Project Bread’s 50th Annual Walk for Hunger

While working to end hunger in Massachusetts, Project Bread hosted its 50th annual Walk for Hunger on Sunday, May 6. For 20 miles through the heart of Boston, over 10,000 people walked and donated money while getting exercise, meeting new people, and fighting for change.

“Seeing a sea of people walk who come from all different backgrounds is powerful,” said Erin McAleer, president of Project Bread.

One in 10 Massachusetts’ residents, and one in seven children in Massachusetts deal with food insecurity and hunger. Project Bread is an organization dedicated to taking action against statewide hunger. Standing by their beliefs that people from all walks of life deserve sustainable access to healthy food, the project created a large movement unifying thousands of people with a common goal. Project Bread’s FoodSource Hotline connects people directly to the project staff if they are in need of help.

“The first thing is that we try to connect them to immediate resources like a food pantry nearby,” said Leran Minc, Public Policy Associate for the project. “We always ask if the person wants to be screened for SNAP. That’s a great way to get them more sustained benefits to help stabilize them.”

SNAP, or Supplemental Nutrition Assistance Program formerly known as food stamps, assists families with  bringing healthy meals to the table. Those who participated in the walk and donated to the cause helped further the opportunities for this service.

The executive board of Project Bread is still counting the donations of the walk, however they are expecting to reach their goal of $2.4 million. The proceeds, donated by individuals, teams, and organizations are then donated back to the community through soup kitchens, food pantries, community gardens and other organizations across the state. Last year, the project funded 263 organizations, 56 of which were in Boston.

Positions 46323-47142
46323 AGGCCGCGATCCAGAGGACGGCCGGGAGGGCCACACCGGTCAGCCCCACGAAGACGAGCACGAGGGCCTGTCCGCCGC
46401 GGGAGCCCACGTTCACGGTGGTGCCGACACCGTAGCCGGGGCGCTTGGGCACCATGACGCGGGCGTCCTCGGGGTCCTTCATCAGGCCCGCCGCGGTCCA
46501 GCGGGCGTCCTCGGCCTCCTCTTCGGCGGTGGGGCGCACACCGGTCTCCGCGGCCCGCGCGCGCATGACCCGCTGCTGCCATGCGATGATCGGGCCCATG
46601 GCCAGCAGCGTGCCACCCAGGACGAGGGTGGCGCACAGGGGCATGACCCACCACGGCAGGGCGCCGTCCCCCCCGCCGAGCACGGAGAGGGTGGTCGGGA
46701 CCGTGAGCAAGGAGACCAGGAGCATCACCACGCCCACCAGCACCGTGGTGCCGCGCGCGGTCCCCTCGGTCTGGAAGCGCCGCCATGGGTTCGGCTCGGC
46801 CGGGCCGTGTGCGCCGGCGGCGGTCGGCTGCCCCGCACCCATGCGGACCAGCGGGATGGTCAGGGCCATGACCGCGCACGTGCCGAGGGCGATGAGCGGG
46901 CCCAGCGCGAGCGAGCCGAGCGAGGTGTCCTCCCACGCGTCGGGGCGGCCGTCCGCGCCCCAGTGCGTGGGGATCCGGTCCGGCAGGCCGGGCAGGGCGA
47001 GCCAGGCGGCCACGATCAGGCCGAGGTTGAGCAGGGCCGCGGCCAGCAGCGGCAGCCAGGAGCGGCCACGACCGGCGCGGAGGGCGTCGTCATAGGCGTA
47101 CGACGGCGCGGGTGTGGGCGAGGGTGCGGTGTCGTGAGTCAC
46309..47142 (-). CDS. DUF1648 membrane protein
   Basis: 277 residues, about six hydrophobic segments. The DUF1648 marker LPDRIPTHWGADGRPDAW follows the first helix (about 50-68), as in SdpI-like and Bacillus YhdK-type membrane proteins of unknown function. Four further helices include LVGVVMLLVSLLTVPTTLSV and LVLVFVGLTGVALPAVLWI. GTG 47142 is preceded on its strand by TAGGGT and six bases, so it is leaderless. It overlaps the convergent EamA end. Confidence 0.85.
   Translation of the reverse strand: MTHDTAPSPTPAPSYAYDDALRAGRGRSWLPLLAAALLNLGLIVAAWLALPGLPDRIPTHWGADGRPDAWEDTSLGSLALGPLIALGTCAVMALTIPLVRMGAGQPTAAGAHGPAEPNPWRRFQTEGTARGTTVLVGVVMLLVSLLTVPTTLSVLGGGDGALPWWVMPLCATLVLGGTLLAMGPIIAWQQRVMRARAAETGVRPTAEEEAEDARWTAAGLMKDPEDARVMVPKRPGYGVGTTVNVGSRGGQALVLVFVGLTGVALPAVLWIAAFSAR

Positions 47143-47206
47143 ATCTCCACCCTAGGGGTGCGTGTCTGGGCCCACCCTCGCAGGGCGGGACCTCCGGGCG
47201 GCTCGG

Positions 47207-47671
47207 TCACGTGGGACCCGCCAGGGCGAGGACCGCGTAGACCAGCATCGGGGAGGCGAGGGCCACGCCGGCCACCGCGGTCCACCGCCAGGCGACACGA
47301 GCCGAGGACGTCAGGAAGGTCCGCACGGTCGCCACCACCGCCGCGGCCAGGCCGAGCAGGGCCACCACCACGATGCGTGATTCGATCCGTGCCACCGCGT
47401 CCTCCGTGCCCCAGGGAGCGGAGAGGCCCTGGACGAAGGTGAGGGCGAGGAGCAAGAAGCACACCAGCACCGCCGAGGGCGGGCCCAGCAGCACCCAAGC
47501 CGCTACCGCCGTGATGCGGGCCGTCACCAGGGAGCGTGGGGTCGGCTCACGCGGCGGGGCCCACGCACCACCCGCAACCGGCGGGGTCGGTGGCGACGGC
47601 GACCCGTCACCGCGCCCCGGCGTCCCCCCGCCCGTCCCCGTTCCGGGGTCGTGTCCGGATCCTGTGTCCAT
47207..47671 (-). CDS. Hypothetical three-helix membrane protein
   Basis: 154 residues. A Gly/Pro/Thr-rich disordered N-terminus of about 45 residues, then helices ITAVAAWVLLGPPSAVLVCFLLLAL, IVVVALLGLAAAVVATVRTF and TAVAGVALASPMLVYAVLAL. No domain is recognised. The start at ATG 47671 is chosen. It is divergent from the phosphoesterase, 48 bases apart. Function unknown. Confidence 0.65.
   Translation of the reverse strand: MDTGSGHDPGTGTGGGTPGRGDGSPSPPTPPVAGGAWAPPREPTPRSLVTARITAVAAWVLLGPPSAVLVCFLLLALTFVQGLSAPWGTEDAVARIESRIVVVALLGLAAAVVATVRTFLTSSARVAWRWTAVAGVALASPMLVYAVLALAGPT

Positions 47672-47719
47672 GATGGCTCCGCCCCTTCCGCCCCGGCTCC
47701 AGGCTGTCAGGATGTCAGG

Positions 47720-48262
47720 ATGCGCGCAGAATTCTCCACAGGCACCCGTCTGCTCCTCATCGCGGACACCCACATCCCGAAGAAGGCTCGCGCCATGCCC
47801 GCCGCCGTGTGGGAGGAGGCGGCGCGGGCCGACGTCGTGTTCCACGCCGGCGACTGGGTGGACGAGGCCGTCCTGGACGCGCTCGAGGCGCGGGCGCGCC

Some of the funded organizations included Boston Health Care for the Homeless Program, Friday Night Supper Program, Harbor City Schools, The Paulist Center, and many more.

According to the most recent proceed update, Team TILL raised the most money with $17,420. TILL, or Toward Independent Living and Learning, provides resources and support for individuals of all ages with intellectual disabilities, learning differences, mental health disorders, autism spectrum disorders, and other disabilities.

Team TILL is associated with Heart and Sole, a branch of the project for those who raise over $500.  Heart & Solers receive special recognition, personalized fundraising support, exclusive event gear and benefits as well as invitations to special Heart & Sole Circle events such as the Walk for Hunger Kick-Off Breakfast, a social for the group, and additional volunteer opportunities.

Jennifer Polischuk and Tanya Amato are both Team TILL members who dedicate their time to raising money for the organization.

“There are about 260 to 300 members on Team TILL,” said Polischuk. While still waiting for the final numbers to roll in, the team is proud of their funds thus far.

“After the final count, we expect to have raised near $25,000,” said Amato.

The Walk for Hunger works to spread the message that hunger is real in hopes of breaking the stigma.

“I think the number one thing to do is to talk about it,” said McAleer. “There is a stigma and a lot of shame but the reality is that it can happen to anyone. It can your neighbor, your colleague, your friend. You likely know someone who is struggling to put food on the table.”

The issue of hunger is a prominent issue in politics. Project Bread hopes that walkers will be engaged year round and will be politically engaged to continue to make progress.

“We have been walking for 50 years. What we know is that this is a solvable problem and we wish we weren’t still walking,” said McAleer. “We are celebrating the progress that’s been made, but we are in a critical point right now where government officials are looking to defund these anti-hunger programs and the progress that has been made might be derailed. Not only have we not solved it, but one in 10 people in Mass. are still hungry which is unacceptable.”

If you or anyone you know is struggling to provide healthy meals, call the FoodSource Hotline at 1-800-645-8333.

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